Economic conditions in Japan have improved since the government took office seven months ago, Finance Minister Naoto Kan said yesterday, but added that huge public debt remained a challenge.
Citing rising share prices and a weaker yen, Kan told reporters at the Foreign Correspondents' Club of Japan that "no one can deny that Japan's fiscal and economic management has been improving since the Hatoyama government took office" in September.
In November 2009, he said, the Nikkei-225 was on the verge of dipping below ¥9,000 (Dh354.7). "But now it's above 10,000," he said. "In addition, the yen was appreciating [against the dollar] to above ¥84 at the time. Now it's lower by about ¥10," Kan said. Japanese exporters favour a cheaper yen against the dollar as it makes their goods more competitive and boosts their overseas earnings when repatriated.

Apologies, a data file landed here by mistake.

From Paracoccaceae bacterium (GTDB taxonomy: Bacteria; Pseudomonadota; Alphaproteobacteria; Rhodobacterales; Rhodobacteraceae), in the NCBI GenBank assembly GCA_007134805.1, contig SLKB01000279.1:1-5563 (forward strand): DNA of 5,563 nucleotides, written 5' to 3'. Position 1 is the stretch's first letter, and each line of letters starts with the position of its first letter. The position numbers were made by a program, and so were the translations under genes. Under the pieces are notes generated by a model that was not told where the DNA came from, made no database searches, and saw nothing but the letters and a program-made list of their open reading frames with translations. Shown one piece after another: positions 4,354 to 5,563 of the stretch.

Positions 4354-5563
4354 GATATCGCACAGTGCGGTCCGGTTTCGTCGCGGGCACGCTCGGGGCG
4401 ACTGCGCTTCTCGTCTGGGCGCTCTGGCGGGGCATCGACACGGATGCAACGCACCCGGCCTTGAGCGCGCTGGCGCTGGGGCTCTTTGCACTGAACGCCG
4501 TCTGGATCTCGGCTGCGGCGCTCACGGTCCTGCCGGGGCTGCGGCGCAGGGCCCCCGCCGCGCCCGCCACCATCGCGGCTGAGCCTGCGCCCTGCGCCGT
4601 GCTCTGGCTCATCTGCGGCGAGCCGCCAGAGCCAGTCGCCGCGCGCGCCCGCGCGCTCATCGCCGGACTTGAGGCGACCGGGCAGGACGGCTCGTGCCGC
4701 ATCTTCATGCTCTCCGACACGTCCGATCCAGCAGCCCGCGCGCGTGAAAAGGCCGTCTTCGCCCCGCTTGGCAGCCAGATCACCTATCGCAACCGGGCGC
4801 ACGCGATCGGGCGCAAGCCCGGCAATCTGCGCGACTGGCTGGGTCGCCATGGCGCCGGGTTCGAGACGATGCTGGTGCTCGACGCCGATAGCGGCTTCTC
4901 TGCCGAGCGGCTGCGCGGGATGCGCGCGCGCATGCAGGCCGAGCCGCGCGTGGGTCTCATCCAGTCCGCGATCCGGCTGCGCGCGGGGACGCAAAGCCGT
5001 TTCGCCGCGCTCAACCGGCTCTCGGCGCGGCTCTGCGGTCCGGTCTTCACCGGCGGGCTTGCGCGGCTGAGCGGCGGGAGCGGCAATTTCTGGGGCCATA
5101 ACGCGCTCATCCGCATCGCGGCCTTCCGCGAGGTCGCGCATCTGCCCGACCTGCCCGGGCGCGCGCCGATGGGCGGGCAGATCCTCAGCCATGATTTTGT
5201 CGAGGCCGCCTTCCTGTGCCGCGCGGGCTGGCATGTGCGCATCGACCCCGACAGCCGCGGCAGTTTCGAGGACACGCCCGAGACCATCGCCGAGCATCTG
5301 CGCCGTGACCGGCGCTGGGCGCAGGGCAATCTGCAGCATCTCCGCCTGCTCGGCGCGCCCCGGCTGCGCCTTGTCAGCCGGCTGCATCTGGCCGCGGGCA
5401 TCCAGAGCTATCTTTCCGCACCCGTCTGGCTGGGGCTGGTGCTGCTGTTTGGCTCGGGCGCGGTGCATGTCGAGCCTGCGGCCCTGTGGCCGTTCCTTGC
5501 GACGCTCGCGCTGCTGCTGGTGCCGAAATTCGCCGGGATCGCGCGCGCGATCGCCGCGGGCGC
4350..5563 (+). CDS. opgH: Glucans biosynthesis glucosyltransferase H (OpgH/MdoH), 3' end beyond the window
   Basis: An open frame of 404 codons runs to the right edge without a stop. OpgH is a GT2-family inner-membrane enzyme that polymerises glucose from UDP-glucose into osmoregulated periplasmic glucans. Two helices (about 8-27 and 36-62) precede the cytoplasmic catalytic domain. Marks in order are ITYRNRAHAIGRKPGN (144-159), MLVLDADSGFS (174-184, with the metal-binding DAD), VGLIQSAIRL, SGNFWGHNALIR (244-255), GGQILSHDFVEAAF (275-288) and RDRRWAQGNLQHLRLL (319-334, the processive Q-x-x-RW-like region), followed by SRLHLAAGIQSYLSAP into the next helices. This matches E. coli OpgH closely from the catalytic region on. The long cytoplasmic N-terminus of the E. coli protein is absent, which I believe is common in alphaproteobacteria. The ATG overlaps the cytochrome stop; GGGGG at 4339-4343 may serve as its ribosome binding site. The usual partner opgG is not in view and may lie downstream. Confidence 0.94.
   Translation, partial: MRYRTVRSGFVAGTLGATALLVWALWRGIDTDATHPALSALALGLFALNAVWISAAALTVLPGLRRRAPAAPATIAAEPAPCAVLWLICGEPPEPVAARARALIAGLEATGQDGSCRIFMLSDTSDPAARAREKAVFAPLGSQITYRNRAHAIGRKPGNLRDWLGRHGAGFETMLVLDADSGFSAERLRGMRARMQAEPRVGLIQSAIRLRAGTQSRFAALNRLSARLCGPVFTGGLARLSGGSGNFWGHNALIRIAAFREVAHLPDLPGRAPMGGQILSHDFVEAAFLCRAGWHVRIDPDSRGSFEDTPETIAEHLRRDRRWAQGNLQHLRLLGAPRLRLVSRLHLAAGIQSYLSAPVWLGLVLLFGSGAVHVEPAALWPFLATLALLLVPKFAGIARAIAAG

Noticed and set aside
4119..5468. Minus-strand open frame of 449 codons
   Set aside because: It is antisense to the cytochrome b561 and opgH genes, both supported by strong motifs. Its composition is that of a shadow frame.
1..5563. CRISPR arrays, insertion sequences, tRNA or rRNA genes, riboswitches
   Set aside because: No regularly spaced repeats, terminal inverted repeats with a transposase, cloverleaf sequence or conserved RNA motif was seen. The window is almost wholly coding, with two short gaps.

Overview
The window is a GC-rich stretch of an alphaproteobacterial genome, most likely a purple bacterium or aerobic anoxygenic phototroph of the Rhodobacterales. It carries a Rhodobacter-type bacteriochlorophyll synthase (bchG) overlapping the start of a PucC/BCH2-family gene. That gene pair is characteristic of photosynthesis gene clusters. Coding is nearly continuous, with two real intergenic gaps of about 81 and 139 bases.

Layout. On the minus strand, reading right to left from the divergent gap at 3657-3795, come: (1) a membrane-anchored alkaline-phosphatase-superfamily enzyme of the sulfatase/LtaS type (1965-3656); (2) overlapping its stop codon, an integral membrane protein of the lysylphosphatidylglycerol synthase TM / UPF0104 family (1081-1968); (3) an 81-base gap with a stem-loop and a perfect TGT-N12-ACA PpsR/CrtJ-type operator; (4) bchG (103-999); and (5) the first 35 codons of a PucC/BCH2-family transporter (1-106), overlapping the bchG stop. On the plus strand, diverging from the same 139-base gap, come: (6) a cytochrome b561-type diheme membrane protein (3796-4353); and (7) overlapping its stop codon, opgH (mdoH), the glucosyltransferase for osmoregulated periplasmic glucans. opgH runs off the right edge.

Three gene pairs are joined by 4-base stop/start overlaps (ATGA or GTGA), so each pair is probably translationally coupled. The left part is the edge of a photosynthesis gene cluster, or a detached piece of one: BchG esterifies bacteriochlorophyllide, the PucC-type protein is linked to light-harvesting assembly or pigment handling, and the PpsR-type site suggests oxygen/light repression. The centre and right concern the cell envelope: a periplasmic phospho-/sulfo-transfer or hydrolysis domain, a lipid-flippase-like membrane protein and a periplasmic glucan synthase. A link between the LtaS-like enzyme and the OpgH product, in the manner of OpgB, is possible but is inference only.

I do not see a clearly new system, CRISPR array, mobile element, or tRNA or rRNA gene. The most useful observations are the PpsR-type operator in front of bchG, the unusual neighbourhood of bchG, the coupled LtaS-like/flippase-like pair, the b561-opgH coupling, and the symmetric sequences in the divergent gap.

Kan said the government under Prime Minister Yukio Hatoyama has passed a record trillion-dollar budget for the fiscal year starting this month, aiming to stimulate the sluggish economy.
However, public debt is expected to hit 200 per cent of gross domestic product in the next year as the government tries to spend its way out of the economic doldrums despite plummeting tax revenues and soaring welfare costs for its ageing population.
Global rating agency Standard & Poor's in January warned that it might cut its rating on Japanese government bonds, which could raise Japan's borrowing costs amid the government's faltering efforts to curb the debt.
"We have to pursue the two goals of economic growth and reduction of the government debt simultaneously," said Kan.
Japan's export-led recovery from the global economic crisis of 2008-2009 remains fragile, beset by deflation and weak domestic demand.